Utukubun, Gold-Inlaid Cinnabar Lacquer Food Tray for memorial Services, Nakagusuku UdunOriginal Source: Okinawa Prefectural University of Arts University Library and Arts Museum

Utukubun, Gold-Inlaid Cinnabar Lacquer Food Tray
for Memorial Services, Nakagusuku Udun (Original)

Base Production (Lid of Ukufuan)Original Source: Okinawa Prefectural Museum and Art Museum

Wood strips were coiled to form a dome (Kentai technique).

Base Production (Bowl of Ukufuan)Original Source: Okinawa Prefectural Museum and Art Museum

Multiple wood pieces were joined together to shape the bowl and stand.

Lacquer Decoration (Black lacquer) - UkufuanOriginal Source: Okinawa Prefectural Museum and Art Museum

Lacquer was applied to be absorbed by the wooden base.
Gaps and joints were filled. Cloth was applied for reinforcement. Undercoat was applied and polished. Black lacquer was applied and polished.

Lacquer Decoration (Cinnabar lacquer) - UkufuanOriginal Source: Okinawa Prefectural Museum and Art Museum

Application of cinnabar lacquer.

Chinkin Decoration - UkufuanOriginal Source: Okinawa Prefectural Museum and Art Museum

Lines were incised on the lacquered surface with a knife and inlaid with gold leaf.(Chinkin technique)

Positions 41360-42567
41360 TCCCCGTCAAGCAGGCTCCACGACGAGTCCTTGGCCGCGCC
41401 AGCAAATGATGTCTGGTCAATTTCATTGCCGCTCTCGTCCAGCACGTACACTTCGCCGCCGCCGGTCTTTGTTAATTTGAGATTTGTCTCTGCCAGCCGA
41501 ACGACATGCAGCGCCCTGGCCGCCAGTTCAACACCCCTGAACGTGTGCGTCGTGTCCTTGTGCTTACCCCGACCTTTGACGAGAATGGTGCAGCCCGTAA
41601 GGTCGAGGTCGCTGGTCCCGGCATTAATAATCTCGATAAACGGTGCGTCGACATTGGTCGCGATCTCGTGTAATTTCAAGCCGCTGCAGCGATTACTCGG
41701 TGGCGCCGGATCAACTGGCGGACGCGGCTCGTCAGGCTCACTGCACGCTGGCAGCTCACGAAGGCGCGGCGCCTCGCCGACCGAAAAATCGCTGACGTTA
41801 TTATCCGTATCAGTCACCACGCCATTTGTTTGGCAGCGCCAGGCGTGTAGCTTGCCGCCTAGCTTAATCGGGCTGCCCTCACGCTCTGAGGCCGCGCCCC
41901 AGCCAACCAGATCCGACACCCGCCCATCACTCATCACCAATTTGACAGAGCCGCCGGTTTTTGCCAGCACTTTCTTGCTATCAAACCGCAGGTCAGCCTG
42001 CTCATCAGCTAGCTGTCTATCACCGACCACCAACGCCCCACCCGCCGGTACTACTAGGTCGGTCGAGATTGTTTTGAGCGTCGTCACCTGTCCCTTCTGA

Production Process (Birds and Flowers of the Four Seasons)Original Source: Okinawa Prefectural Museum and Art Museum

Afterword

The seven-year long extended term project involves 24 supervising experts comprised of human national treasures, specialists and researchers from both within and outside Okinawa. Over 300 people are engaged in the reproduction efforts including: organizations accredited as holders of nationally-designated important intangible cultural property, organizations and individuals recognized as holders of Okinawa Prefecture-designated intangible cultural property, as well as students from both the Tokyo University of the Arts and the Okinawa Prefectural University of Arts. Reproduction provides opportunities to experience the original production process, unveil the secrets of the artisanry of the Kingdom era, and appreciate the wisdom of our predecessors.

Credits: All media
The story featured may in some cases have been created by an independent third party and may not always represent the views of the institutions, listed below, who have supplied the content.
Explore more
Related theme
Reconstructing Shurijo Castle
Discover how the Japanese World Heritage Site was digitally recreated from tourist photographs after a devastating fire in 2019
View theme
Google apps